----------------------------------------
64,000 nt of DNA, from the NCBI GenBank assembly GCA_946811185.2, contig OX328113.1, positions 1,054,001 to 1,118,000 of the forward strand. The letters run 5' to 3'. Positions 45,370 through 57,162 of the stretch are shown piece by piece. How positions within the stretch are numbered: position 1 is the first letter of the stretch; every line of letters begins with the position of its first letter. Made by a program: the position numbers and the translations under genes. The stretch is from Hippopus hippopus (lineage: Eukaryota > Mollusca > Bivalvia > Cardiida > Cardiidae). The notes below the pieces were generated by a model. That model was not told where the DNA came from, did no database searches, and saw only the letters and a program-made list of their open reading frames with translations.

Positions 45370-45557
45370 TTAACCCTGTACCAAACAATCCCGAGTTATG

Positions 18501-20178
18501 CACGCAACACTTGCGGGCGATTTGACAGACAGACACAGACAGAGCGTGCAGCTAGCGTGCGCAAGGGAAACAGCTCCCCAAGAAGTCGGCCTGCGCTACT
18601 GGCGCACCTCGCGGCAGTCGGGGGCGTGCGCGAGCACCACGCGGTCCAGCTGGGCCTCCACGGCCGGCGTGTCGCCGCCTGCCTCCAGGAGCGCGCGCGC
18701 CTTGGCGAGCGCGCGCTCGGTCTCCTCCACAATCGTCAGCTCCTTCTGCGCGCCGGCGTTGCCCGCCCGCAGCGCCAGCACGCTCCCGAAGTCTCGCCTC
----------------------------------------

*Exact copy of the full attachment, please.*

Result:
64,000 nt of DNA, from the NCBI GenBank assembly GCA_946811185.2, contig OX328113.1, positions 1,054,001 to 1,118,000 of the forward strand. The letters run 5' to 3'. Positions 45,370 through 57,162 of the stretch are shown piece by piece. How positions within the stretch are numbered: position 1 is the first letter of the stretch; every line of letters begins with the position of its first letter. Made by a program: the position numbers and the translations under genes. The stretch is from Hippopus hippopus (lineage: Eukaryota > Mollusca > Bivalvia > Cardiida > Cardiidae). The notes below the pieces were generated by a model. That model was not told where the DNA came from, did no database searches, and saw only the letters and a program-made list of their open reading frames with translations.

Positions 45370-45557
45370 TTAACCCTGTACCAAACAATCCCGAGTTATG

Positions 18501-20178
18501 CACGCAACACTTGCGGGCGATTTGACAGACAGACACAGACAGAGCGTGCAGCTAGCGTGCGCAAGGGAAACAGCTCCCCAAGAAGTCGGCCTGCGCTACT
18601 GGCGCACCTCGCGGCAGTCGGGGGCGTGCGCGAGCACCACGCGGTCCAGCTGGGCCTCCACGGCCGGCGTGTCGCCGCCTGCCTCCAGGAGCGCGCGCGC
18701 CTTGGCGAGCGCGCGCTCGGTCTCCTCCACAATCGTCAGCTCCTTCTGCGCGCCGGCGTTGCCCGCCCGCAGCGCCAGCACGCTCCCGAAGTCTCGCCTC